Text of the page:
-----> I like to set out play dough and child-sized scissors. They do not need to be sharp scissors and as the children cut the play dough, they are strengthening their fine motor skills and coordination.

-----> Use the suction cup shaped plastic things you stick to your bathtub. Turn them over and give the kids a dixie cup full of water and a eyedropper. They have to fill each suction cup up with water from the eyedropper. They spend hours concentrating on this.

-----> We also like to play Scatterpillar Scramble (cheap game you can buy at Target or Walmart...great fun).

-----> I recently had them washing baby doll clothes. They had to wring them out, squeezing hard to get the water out, then use clothespins to hang them on our clothes line to dry.

-----> Playdough...using funnels and sand.

Comments   

 
#13 Shara - owner 2013-04-20 08:19
Quoting ESL Teacher:
Great list of ideas. Thanks for sharing. I'll use some of them in my lessons.


Thanks for the comment!
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#12 ESL Teacher 2013-04-20 06:43
Great list of ideas. Thanks for sharing. I'll use some of them in my lessons.
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#11 ryanwinter 2012-05-02 03:24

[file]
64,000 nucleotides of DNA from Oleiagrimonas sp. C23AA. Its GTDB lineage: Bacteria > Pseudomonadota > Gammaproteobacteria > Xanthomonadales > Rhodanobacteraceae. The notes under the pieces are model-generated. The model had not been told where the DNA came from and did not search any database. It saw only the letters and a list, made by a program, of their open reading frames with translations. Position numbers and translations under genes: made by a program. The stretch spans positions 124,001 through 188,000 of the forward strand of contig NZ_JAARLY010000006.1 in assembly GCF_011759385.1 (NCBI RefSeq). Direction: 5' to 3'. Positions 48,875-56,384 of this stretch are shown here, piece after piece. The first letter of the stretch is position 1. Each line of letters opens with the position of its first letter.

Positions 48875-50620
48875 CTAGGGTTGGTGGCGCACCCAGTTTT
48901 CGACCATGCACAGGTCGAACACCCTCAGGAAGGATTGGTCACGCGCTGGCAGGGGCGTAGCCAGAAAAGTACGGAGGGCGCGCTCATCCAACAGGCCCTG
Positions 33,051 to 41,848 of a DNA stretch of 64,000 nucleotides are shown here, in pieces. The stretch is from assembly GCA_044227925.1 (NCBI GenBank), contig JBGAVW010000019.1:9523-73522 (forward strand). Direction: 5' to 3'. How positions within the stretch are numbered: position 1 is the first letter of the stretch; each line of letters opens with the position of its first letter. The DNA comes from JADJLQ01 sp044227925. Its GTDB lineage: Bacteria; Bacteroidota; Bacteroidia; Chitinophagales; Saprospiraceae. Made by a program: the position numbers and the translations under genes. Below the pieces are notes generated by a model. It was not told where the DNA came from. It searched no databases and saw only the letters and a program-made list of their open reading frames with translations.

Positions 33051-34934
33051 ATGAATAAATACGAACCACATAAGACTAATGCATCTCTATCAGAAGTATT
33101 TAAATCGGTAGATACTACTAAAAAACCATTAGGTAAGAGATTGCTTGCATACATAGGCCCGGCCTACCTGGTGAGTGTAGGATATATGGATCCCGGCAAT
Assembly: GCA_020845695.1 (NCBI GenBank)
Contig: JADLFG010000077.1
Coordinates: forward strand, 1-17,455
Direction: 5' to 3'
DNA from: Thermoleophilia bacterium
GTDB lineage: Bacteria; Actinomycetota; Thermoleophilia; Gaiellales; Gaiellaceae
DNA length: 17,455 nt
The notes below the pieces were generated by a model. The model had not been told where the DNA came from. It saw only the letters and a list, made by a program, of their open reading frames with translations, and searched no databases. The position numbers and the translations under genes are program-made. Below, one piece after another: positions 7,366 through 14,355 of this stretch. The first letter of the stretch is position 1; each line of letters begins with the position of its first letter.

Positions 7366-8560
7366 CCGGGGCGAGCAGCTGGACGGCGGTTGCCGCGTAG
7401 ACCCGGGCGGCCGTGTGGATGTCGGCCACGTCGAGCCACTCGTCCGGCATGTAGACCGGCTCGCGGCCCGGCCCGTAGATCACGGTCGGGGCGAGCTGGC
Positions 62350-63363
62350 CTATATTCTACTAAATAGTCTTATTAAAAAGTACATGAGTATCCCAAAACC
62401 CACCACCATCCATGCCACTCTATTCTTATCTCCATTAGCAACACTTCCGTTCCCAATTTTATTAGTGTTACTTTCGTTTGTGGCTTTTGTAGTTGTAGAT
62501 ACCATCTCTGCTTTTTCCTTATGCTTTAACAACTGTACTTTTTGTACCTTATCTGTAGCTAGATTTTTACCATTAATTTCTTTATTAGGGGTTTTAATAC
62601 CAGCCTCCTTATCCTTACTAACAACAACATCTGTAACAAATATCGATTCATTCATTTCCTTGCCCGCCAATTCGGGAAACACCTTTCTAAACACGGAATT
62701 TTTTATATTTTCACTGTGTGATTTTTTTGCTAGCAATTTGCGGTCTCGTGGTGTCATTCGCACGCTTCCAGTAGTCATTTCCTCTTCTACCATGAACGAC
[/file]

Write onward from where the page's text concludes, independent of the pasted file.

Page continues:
i added some of these to my clever fingers box really good stuff :)
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#10 Dorcas 2012-04-25 14:23
Thanks so much. This is very helpful.
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#9 Kitty Kate 2012-04-25 01:13
Awesome list of fine motor activities!!! :) Thanks for the great ideas!
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#8 madeline 2011-08-20 16:42
;-) I like workshop with kids, but I am out of good absorbing ideas how to make them do the things I want them to do so they can follow through simply as I want to direct them, like painting, where to start first thing first? :cry:
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#7 Patty Shukl 2011-06-27 13:53
You could dance and move to all of Miss Patty's songs: www.YouTube.com/pattyshukla
;-)
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#6 Guest 2010-09-17 09:59
Hi Nancy: Thank you for the advice. I never buy cartons that have broken eggs (which could cause a big problem, yes!) and so far...in 2 years of putting dry snacks into them...no kid has gotten sick. Whew! ;-)
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#5 Guest 2010-09-17 09:46
I love to recycle, but the egg carton is kinda icky for food. They are not sanitary for eating food out of. Just a heads up.
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#4 Guest 2010-05-10 06:35
GripStrength and handwriting

HandTutor can help to improve children's eye hand co-ordination and treat children with fine motor skill problems e.g. poor handwriting and cutting etc. The HandTutor provides active exercises through rehabilitation games that can train and improve the specific deficit in the ability of the child to use the appropriate grip strength thumb and index finger) to hold the pencil or pen. Fine motor training intended to improve this disability needs to work on exercises that teach the child how to balance the strength in the index finger and thumb flexor (closing) and extensor (opening) muscles.